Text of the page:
It’s time for two great events~Halloween, high on every kid’s calendar, and of course the post event Halloween Trick and Treat Count of best places to get candy plunder undertaken by the Duke of Data, Simon Fraser University’s Andy Yan.
This time of year is also the danger zone for pedestrians. The Insurance Corporation of British Columbia (ICBC) observes that November, December, and January are months when vehicles crash into pedestrians, with dusk being the worst time. Even more sobering 75 per cent of pedestrians are being crashed into at intersections, with 57 per cent of those crashes happening when the pedestrian actually was legally crossing and had the right of way.
As reported in the Vancouver Sun a study involving University of British Columbia researchers have identified Halloween night as having a 43 per cent higher risk of pedestrian deaths than any other night close to that date. Using available traffic data from the United States, the researchers looked at 608 pedestrian deaths that occurred on 42 previous Halloween nights, and found similar findings to that of a study done 20 years ago.
Despite the fact that vehicles are equipped with better safety systems and lights, “car-pedestrian accidents kill four more people on average on Halloween than on other days…Kids aged 4 to 8 faced the highest risks in the new study: There were 55 Halloween deaths in this age range compared with just 11 on control days.”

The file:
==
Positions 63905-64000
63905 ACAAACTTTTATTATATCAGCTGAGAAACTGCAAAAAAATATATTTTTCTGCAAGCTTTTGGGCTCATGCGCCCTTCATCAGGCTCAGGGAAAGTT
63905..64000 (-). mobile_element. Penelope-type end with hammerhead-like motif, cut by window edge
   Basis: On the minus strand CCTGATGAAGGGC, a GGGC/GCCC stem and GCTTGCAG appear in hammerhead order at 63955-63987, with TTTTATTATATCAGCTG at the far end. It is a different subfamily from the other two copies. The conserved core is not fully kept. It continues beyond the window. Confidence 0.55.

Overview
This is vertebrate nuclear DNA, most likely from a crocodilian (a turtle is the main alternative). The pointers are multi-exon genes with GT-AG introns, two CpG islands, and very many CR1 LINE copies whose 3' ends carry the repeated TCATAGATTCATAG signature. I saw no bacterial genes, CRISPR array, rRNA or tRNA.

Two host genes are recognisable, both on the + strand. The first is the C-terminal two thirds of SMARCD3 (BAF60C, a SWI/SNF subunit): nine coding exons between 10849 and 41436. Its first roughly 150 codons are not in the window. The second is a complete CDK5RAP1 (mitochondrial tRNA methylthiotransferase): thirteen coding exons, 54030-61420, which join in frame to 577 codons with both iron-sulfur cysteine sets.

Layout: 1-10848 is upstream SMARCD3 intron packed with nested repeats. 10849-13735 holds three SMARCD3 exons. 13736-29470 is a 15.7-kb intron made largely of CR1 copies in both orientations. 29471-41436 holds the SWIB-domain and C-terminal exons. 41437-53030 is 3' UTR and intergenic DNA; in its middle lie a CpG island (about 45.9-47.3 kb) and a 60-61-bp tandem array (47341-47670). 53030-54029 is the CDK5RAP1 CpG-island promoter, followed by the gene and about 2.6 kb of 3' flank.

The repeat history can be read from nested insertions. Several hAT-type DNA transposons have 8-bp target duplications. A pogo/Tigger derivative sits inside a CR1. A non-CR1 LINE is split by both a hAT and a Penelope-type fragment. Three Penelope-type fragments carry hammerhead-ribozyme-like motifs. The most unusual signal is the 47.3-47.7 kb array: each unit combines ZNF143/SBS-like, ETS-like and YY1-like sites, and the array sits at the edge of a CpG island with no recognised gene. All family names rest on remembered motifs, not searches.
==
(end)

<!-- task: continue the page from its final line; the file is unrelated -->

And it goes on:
Why would children between ages 4 to 8 be more likely to die? Researchers think that because of the excitement of the holiday that kids forget about vehicular danger. Children are also below the visibility sight lines on many of the bigger SUVs being driven today. The study also concluded that deaths peak at dusk.
Price Tags has already reported on a university study that found children between the ages of 6 and 14 years of age were not able to judge the speed, distance, and judge the safe crossing time in moving traffic. Advice given for a safe Halloween for young trick or treaters include “Attach reflective patches to costumes, carry a flashlight or glow stick to be more visible, make sure masks don’t obstruct vision, and look both ways before crossing the street.”
And for motorists? Slow down, change your driver behaviour, and remember it’s the kids’ night. The study also recommends making neighbourhood streets car free for Halloween night, which just may be something the new City of Vancouver Council will consider. Here’s hoping for a safe night for everyone.
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